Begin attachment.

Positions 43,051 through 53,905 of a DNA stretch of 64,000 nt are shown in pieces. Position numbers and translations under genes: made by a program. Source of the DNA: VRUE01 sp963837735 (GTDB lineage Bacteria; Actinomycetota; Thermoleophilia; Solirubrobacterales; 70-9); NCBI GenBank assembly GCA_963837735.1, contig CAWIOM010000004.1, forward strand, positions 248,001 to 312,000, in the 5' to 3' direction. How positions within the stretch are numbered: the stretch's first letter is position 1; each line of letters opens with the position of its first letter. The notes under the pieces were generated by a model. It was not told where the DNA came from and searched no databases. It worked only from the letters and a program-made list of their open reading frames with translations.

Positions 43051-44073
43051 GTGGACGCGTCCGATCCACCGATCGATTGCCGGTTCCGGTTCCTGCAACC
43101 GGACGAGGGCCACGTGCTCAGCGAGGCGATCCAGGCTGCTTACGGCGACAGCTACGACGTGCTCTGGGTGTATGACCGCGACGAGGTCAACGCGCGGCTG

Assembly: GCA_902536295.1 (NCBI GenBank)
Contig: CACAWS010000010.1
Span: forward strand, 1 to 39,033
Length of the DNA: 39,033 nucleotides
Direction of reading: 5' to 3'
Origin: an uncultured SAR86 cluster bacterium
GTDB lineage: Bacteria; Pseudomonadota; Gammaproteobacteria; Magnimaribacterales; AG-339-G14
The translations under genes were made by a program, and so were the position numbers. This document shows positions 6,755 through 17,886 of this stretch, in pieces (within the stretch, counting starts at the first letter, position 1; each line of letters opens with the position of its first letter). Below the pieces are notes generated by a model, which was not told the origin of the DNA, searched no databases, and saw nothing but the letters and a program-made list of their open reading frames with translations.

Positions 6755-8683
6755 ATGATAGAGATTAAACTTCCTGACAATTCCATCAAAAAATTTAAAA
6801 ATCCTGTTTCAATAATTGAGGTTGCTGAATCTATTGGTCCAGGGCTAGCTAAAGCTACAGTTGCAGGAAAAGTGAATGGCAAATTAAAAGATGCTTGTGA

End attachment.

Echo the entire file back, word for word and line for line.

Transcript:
Positions 43,051 through 53,905 of a DNA stretch of 64,000 nt are shown in pieces. Position numbers and translations under genes: made by a program. Source of the DNA: VRUE01 sp963837735 (GTDB lineage Bacteria; Actinomycetota; Thermoleophilia; Solirubrobacterales; 70-9); NCBI GenBank assembly GCA_963837735.1, contig CAWIOM010000004.1, forward strand, positions 248,001 to 312,000, in the 5' to 3' direction. How positions within the stretch are numbered: the stretch's first letter is position 1; each line of letters opens with the position of its first letter. The notes under the pieces were generated by a model. It was not told where the DNA came from and searched no databases. It worked only from the letters and a program-made list of their open reading frames with translations.

Positions 43051-44073
43051 GTGGACGCGTCCGATCCACCGATCGATTGCCGGTTCCGGTTCCTGCAACC
43101 GGACGAGGGCCACGTGCTCAGCGAGGCGATCCAGGCTGCTTACGGCGACAGCTACGACGTGCTCTGGGTGTATGACCGCGACGAGGTCAACGCGCGGCTG

Assembly: GCA_902536295.1 (NCBI GenBank)
Contig: CACAWS010000010.1
Span: forward strand, 1 to 39,033
Length of the DNA: 39,033 nucleotides
Direction of reading: 5' to 3'
Origin: an uncultured SAR86 cluster bacterium
GTDB lineage: Bacteria; Pseudomonadota; Gammaproteobacteria; Magnimaribacterales; AG-339-G14
The translations under genes were made by a program, and so were the position numbers. This document shows positions 6,755 through 17,886 of this stretch, in pieces (within the stretch, counting starts at the first letter, position 1; each line of letters opens with the position of its first letter). Below the pieces are notes generated by a model, which was not told the origin of the DNA, searched no databases, and saw nothing but the letters and a program-made list of their open reading frames with translations.

Positions 6755-8683
6755 ATGATAGAGATTAAACTTCCTGACAATTCCATCAAAAAATTTAAAA
6801 ATCCTGTTTCAATAATTGAGGTTGCTGAATCTATTGGTCCAGGGCTAGCTAAAGCTACAGTTGCAGGAAAAGTGAATGGCAAATTAAAAGATGCTTGTGA